If the shortest distance from M to the blue line is 6 units.

What will be the shortest distance from N to the green line?

**Solution**

The given lines are parallel, so they are equidistant throughout.

This means that the perpendicular distance from M to the blue line is equal to the perpendicular distance from N to the green line. Hence, this distance is equal to 6 units.

In fact, the shortest distance between the two lines is the perpendicular distance between them.

So, the shortest distance from N to the green line is 6 units. |

Example 2 |

Ryan is flying a kite.

The kite has two angles bisected as shown below.

Can you find the measures of the angles \(\angle EKI\) and \(\angle ITE\)?

**Solution**

The angles \(\angle EKI\) and \(\angle ITE\) are bisected by the line \(\overleftrightarrow{KT}\).

\(\overleftrightarrow{KT}\) divides the angles \(\angle EKI\) and \(\angle ITE\) in two equal angles respectively.

Thus,

\(\angle EKI=2\times 45^{\circ}=90^{\circ}\) and

\(\angle ITE=2\times 27^{\circ}=54^{\circ}\)

\(\therefore\) \(\angle EKI=90^{\circ}\) and \(\angle ITE=54^{\circ}\). |

Example 3 |

Ms. Amy asked Mia to justify the construction of a perpendicular bisector of a line segment.

Can you help her justify this?

**Solution**

In \(\Delta PAQ\) and \(\Delta PBQ\):

1. PA = PB (arcs of equal radius)

2. QA = QB (again, arcs of equal radius)

3. PQ = PQ (common)

By the SSS criterion, the two triangles are congruent, which means that \(\angle APO\) = \(\angle BPO\).

In \(\Delta APO\) with \(\Delta BPO\):

1. PA = PB (arcs of equal radius)

2. \(\angle APO\) = \(\angle BPO\) (just shown)

3. PO = PO (common)

By the SAS criterion, the two triangles are congruent, which means that AO = BO, and also:

\(\angle AOP\) = \(\angle BOP\) = \(\dfrac{1}{2}180^0 = 90^0\)

\(\therefore\), POQ is the perpendicular bisector of AB. |

Example 4 |

\(\angle PQR\) is divided into different angles.

Can you determine the angle bisector of \(\angle PQR\)?

**Solution**

Notice that,

\[\begin{align}\angle PQT&=\angle PQV + \angle VQT \\&= 50^{\circ}+ 10^{\circ}\\&= 60^{\circ}\end{align}\]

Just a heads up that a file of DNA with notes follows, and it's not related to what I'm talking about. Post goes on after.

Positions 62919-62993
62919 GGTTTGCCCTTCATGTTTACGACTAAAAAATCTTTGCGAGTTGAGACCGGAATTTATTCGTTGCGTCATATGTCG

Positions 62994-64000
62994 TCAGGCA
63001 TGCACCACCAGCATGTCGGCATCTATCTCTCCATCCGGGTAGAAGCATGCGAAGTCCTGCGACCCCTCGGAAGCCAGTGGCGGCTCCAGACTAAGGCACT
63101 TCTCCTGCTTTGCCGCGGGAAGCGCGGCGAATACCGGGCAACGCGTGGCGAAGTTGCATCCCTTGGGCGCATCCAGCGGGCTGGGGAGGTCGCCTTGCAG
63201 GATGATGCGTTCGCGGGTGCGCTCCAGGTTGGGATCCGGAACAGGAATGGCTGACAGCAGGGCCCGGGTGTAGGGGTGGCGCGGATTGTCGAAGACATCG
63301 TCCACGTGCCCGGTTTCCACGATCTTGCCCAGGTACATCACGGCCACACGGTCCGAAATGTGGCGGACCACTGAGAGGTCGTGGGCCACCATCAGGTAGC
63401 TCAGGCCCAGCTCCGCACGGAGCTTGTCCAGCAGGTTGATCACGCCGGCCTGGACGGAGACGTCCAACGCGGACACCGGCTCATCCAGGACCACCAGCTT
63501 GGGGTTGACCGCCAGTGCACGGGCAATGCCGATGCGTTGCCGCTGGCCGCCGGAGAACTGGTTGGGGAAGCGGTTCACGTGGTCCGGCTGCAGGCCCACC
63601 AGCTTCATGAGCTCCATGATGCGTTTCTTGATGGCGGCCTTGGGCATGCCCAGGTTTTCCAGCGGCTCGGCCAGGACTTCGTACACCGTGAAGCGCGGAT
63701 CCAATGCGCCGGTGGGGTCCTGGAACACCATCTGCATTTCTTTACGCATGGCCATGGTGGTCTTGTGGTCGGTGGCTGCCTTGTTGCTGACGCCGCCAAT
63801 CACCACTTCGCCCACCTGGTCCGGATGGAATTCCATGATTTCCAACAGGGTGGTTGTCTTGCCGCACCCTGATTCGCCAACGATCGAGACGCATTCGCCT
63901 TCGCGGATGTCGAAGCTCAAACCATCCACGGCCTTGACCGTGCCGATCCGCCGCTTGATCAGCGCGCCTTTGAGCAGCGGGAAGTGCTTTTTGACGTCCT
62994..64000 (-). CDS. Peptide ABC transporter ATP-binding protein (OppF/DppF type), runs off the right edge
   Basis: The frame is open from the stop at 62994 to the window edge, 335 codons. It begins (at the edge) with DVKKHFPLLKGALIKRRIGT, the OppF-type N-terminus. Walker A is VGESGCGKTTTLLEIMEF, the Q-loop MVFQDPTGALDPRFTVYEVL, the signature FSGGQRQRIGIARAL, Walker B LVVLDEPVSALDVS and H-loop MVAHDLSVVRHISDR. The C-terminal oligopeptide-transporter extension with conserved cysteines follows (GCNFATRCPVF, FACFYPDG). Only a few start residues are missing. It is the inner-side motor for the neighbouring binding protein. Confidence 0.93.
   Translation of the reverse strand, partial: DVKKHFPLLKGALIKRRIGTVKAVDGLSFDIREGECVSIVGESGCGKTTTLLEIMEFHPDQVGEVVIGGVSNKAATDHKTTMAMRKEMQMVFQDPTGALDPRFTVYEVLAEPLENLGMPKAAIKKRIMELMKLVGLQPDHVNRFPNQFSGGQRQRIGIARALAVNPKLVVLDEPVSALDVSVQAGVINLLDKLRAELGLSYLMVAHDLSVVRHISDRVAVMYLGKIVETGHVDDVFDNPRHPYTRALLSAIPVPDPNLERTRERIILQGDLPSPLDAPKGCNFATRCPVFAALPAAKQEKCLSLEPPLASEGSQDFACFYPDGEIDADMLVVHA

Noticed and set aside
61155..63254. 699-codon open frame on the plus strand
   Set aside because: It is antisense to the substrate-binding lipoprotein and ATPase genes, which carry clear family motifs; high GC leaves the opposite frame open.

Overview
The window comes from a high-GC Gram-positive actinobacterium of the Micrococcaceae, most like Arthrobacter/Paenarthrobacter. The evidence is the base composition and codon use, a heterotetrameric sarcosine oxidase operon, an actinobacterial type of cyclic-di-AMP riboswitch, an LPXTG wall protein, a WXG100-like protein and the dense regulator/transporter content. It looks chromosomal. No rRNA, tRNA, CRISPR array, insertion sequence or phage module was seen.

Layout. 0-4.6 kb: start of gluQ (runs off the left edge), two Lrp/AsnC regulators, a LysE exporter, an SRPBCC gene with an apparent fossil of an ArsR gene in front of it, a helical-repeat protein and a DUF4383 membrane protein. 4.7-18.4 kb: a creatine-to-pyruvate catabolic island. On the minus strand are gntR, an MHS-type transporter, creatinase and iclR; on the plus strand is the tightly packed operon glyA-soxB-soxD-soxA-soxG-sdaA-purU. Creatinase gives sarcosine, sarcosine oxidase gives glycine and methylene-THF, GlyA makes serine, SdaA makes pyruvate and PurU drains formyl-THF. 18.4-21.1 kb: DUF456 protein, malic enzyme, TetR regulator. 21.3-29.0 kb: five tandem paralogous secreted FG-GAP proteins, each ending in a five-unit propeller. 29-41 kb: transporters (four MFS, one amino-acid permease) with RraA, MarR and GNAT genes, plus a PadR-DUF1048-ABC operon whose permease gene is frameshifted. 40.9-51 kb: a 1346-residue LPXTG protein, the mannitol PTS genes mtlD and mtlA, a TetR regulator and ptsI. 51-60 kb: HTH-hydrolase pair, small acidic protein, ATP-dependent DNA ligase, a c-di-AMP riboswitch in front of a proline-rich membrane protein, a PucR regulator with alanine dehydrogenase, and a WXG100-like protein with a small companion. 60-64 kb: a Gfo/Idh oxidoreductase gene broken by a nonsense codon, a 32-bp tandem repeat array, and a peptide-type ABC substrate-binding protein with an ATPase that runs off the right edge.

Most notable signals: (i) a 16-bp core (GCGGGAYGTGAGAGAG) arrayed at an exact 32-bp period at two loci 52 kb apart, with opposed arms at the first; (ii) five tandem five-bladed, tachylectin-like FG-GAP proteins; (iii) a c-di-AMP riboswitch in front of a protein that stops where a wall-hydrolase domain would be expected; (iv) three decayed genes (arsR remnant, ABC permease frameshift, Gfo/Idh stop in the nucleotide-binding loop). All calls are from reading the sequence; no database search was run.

\[\begin{align}\angle TQR&= \angle TQS + \angle SQR \\ &= 35^{\circ}+ 25^{\circ}\\&= 60^{\circ}\end{align}\]

This means that \(\angle PQT=\angle TQR\).

So, ray QT is the angle bisector of \(\angle PQR\). |

Be careful while doing geometric constructions.

Here are a few tips and tricks for you to follow while doing construction.

- Always draw thin lines and mark the points lightly.
- Keep your instruments like a compass, ruler, and divider with sharp tips and sharp edges.
- Always keep 2 pencils in your geometry box, one for insertion in the compass and the other to draw lines and mark points.

**Interactive Questions**

**Here are a few activities for you to practice. **

**Select/type your answer and click the "Check Answer" button to see the result.**

**Let's Summarize**

The mini-lesson targeted the fascinating concept of geometric constructions. The math journey around geometric constructions starts with what a student already knows, and goes on to creatively crafting a fresh concept in the young minds. Done in a way that not only it is relatable and easy to grasp, but also will stay with them forever. Here lies the magic with Cuemath.

**About Cuemath**

At Cuemath, our team of math experts is dedicated to making learning fun for our favorite readers, the students!

Through an interactive and engaging learning-teaching-learning approach, the teachers explore all angles of a topic.

Be it worksheets, online classes, doubt sessions, or any other form of relation, it’s the logical thinking and smart learning approach that we, at Cuemath, believe in.

**Frequently Asked Questions (FAQs)**

## 1. What are the parallel lines?

Parallel lines are a pair of lines that never cut (intersect) or meet each other, and they lie on the same plane.

## 2. What is the purpose of geometric constructions?

Geometric constructions help us to draw lines, angles, and shapes with simple tools.